November 16, 2017
Yanguang “Carter” Cao, Ph.D., has received an R35 Outstanding Investigator Grant worth $1.85 million over five years from the National Institute of General Medical Sciences to create a platform to optimize antibody-based therapy.
“Therapeutic antibodies have achieved great success in a variety of autoimmune diseases and cancers; however, their full therapeutic potential has not yet been realized,” said Cao, an assistant professor in the Division of Pharmacotherapy and Experimental Therapeutics at the UNC Eshelman School of Pharmacy.
Many FDA-approved antibodies now face high therapeutic hurdles, such as inadequate efficacy when used alone and high occurrences of resistance, and many of these therapeutic hurdles have arisen from antibody-discordant interactions with host systems, Cao said. He said he plans to use the NIGMS award to develop a platform that consolidates the fundamental properties of antibody and host systems and further explores and assures their spatial and temporal coordination to alleviate or even sidestep therapeutic hurdles and facilitate efforts to optimize current antibody-based therapies.
“Some hurdles can be overcome by engineering new antibody entities with either improved target selectivity or functionality,” Cao said. “Many others remain unresolved as they are not just about the antibody itself but a result of antibody failing to play along with the host system.
For instance, CD20-targeted antibodies — used in drugs such as rituximab used to treat certain autoimmune diseases and cancers — often face acquired resistance that is due to overwhelming antibody exposure to the immune system leading to exhausted effector functions and then loss of drug sensitivity.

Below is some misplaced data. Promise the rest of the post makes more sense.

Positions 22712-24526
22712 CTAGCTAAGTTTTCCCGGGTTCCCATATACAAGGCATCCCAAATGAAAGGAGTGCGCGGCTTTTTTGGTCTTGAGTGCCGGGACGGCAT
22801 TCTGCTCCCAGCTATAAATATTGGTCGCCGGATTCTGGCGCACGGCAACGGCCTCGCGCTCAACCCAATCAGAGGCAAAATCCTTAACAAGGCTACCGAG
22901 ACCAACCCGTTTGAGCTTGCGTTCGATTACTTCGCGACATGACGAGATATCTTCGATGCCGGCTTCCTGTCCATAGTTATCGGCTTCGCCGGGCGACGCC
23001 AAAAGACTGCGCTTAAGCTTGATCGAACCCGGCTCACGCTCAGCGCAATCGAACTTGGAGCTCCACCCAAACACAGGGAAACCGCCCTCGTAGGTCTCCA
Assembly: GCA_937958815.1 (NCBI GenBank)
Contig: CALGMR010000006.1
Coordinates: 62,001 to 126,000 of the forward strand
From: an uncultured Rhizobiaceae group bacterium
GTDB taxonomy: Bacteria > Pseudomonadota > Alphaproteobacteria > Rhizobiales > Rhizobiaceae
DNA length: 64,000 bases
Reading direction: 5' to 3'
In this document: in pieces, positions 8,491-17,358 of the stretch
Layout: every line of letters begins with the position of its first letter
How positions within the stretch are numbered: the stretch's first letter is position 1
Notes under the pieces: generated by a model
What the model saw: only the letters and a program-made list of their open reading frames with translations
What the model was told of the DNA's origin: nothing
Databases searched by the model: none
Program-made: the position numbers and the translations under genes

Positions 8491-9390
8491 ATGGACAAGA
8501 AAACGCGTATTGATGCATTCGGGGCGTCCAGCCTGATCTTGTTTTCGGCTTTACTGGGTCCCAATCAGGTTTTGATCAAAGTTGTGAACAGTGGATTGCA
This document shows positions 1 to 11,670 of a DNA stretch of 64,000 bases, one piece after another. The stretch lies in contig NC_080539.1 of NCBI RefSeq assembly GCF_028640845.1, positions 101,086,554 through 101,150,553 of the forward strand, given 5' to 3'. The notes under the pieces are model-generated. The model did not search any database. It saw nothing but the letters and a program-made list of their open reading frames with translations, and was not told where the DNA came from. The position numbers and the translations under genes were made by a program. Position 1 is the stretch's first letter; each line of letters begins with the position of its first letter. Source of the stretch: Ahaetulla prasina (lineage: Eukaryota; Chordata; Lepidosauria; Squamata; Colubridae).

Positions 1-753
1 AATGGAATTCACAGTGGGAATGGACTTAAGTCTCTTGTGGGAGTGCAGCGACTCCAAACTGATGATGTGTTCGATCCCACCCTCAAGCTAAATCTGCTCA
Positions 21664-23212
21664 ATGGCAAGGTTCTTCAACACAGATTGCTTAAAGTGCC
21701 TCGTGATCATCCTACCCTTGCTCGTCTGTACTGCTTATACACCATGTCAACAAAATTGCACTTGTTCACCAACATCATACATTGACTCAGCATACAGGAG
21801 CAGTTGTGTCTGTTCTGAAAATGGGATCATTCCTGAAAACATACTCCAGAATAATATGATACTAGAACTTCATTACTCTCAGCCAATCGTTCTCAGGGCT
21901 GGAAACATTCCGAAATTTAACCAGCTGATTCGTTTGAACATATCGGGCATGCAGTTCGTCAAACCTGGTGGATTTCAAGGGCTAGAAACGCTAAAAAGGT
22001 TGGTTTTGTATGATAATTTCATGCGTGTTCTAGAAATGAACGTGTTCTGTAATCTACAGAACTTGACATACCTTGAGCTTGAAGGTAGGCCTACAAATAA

“To resolve those issues, we are developing a system platform that collectively consolidates the fundamental dynamics of the antibody and the host system, particularly the host immune systems, and integrates their spatial/temporal coordination,” Cao said. “This platform can alleviate or even sidestep these therapeutic hurdles and facilitate efforts to optimize the current antibody-based therapies. We are developing this system platform on multiple scales from cells to the whole body by collectively evaluating all steps of antibody actions from dosing to their final responses.”
Cao said his team has been collaborating with experts in the fields of radiology and molecular imaging to develop novel labeling approaches to track antibody entities and immune factors at multiple levels — such in the blood, in tissue interstitial fluid and around specific immune cells — and assess antibody system persistence and distribution to the sites of action, dynamics of immune functions in response to antibody therapy and eventually figure out how to get them to play along in order to unleash the great potential of antibody in treatment of cancers and autoimmune diseases.